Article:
The remaining two "hot" topics that people seem to be focusing on are better left for future blog posts, since I probably have quite a lot more to say--and learn--about them. One topic debates the "greeness" of hydrogen; that is, suggests that the isolation of pure hydrogen is a just-as-damaging process that negates any of the benefits of zero emissions (this one is usually suggested by those who think that the electric plug-ins are the future, not fuel cells). The other asks about the hydrogen infrastructure--the lack of filling stations needed to make fuel cell cars viable. I have thoughts on these topics, and I'll eventually get to them.

Right now, however, I think I'll go for another ride. :)

Tuesday, February 24, 2009, posted by Q6 at 5:28 AM
Mine isn't going to be the most popular opinion regarding the nationwide transition from analog to digital TV, but it's going to be the most practical and hassle free:

Anyone who wants to watch TV will need either cable or satellite. Period.

This is what happened back in the day with 8-track tapes. It happened to Beta video. Leaded gasoline. Eventually, it'll happen with gasoline-powered cars and snail mail. Something better comes along, and it phases something else out. Completely. (Better for who? The majority, I suppose. Supply and demand are symbiotic, but demand tends to have the upper hand.)

Nothing makes this point better, I assure you, than this whole analog-to-digital thing. They'd been planning for this to happen on February 17 for almost a decade. A decade. Hundreds of thousands of people couldn't get converter box coupons; then again, those weren't even offered until the tail end of this ten-year plan. I guess the higher-ups thought more people would be on the cable/satellite TV bandwagon by now. (The big digital switch has been pushed back to June. More on that in a minute.)

And it's not like these converter boxes that everyone is clamoring for are doing very well, anyway. Many TV stations shut off their analog towers as planned last week, and those with converter boxes couldn't get a decent signal--in most cases it was either pixellated or it didn't come in at all--which isn't a surprise. Why? The long answer includes a lot of detailed explanations of signal wavelengths, terrains, and limited ranges (the same answer tells you why you lose AM radio when you go into a tunnel). The short answer is this: the digital signal is information heavy, which is why it has to be sent via digital cable or satellite; if it could be sent through the air, they'd be doing it already. It can't be done, not even with $40 off the price of a converter box. It's the ultimate exercise in futility.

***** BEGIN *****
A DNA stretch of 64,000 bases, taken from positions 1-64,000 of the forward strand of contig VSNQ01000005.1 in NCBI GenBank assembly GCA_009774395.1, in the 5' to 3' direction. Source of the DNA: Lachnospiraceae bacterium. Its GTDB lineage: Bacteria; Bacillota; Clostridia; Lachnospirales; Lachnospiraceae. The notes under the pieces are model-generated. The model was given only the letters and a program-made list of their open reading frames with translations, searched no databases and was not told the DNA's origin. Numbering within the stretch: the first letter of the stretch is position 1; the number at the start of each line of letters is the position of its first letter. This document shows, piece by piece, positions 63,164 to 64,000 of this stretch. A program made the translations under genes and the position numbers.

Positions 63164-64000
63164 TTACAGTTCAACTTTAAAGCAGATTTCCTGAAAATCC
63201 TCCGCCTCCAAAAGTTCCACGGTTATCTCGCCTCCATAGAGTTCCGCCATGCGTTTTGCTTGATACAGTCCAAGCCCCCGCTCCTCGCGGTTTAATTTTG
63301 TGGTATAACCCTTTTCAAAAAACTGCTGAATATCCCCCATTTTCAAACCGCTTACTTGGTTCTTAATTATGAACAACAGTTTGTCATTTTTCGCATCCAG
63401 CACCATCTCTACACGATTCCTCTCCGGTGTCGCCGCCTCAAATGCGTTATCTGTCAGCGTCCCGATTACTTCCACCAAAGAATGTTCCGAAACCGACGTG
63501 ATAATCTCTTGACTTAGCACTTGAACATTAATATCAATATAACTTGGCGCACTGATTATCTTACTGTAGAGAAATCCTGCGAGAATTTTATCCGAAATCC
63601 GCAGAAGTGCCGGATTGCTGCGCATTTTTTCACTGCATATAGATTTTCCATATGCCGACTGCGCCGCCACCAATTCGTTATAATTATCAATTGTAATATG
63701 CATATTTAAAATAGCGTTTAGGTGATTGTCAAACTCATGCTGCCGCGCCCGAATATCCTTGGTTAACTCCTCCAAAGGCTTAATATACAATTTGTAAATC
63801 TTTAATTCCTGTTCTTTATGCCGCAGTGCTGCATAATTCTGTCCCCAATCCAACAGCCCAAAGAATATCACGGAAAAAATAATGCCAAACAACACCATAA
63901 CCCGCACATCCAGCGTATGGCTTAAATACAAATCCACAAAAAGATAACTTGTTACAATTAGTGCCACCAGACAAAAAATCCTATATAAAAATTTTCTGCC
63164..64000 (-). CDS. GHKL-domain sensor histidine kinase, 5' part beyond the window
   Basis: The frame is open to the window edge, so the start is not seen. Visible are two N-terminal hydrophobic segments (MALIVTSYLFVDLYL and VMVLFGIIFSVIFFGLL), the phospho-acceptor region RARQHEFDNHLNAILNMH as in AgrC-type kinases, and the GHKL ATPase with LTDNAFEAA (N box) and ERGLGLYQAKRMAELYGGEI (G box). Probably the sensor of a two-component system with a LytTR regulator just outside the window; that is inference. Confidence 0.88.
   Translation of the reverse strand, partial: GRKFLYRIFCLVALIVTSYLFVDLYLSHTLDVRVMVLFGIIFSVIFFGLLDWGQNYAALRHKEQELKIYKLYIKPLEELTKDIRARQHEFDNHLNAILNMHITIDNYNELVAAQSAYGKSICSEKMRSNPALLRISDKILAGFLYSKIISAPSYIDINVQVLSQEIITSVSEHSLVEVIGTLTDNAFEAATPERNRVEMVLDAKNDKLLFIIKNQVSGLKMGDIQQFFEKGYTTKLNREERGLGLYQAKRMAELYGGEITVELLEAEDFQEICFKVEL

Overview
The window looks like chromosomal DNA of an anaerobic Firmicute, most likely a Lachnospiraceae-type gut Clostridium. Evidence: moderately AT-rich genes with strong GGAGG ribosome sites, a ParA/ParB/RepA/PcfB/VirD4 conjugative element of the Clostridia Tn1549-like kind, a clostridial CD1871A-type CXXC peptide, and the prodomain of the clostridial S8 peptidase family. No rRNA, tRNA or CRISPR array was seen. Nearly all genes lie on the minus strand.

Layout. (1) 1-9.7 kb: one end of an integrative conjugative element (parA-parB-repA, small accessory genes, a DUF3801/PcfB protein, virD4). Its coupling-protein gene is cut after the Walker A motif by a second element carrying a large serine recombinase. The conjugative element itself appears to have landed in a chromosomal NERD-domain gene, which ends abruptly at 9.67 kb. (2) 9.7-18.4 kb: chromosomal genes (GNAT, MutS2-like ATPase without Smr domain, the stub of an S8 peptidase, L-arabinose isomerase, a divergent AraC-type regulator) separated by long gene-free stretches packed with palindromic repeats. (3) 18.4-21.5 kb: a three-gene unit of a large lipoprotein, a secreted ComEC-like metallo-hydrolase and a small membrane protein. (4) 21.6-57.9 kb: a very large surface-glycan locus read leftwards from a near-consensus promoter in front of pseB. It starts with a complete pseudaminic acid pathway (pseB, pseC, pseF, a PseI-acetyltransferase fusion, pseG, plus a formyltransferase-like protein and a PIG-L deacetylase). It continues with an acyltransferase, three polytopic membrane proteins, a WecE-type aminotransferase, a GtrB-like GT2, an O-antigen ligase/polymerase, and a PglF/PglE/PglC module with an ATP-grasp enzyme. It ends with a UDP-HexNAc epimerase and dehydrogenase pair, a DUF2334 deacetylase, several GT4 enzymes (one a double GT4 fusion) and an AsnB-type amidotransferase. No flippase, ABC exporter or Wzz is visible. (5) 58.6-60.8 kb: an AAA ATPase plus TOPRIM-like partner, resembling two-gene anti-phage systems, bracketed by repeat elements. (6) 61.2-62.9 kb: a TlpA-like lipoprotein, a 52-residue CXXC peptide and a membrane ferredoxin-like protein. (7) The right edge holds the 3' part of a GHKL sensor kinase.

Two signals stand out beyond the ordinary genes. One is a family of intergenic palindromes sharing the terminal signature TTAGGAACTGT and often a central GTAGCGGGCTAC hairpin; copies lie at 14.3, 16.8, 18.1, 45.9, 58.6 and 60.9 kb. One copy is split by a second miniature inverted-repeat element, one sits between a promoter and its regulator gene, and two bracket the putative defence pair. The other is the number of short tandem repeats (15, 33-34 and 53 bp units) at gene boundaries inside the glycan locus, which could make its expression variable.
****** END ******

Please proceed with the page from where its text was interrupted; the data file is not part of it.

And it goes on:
What does the delay to June 2009 tell us? It tells us one of three things. Maybe it means that someone came up with this converter-with-a-coupon idea WAAAAY too close to the deadline (if you buy the idea that the converter boxes will save us--which I don't--then the postponement makes sense); or it tells us that the technology isn't ready for the conversion yet, that they can't provide the aerial signal on their own timeline (and it's the government and the broadcasting industry we're talking about here, so who's surprised?); or it could tell us that we are all hell-bent on prolonging the inevitable.

Yes, we're addicted. In this, the "Information Age," we are addicted to the mediums which provide us with that information. And those who control the feed--our "dealers"--are only going to provide it through cable and satellite. Government approved, quality merchandise. When June comes, there will still be those who aren't ready to make the switch. There will ALWAYS be those who won't be ready. When push finally comes to shove, cable providers will win; they'll have the extra burden of making sure they can deliver their product to everyone, but they'll win. (Sidebar: Up until now, cable tv hasn't been considered a "utility" proper, but it's teetered on the edge; in this, the 21st Century, and most certainly after analog goes dark for good, cable tv will be considered a utility just like water and electricity. It will be a utility in both the colloquial and literal senses.)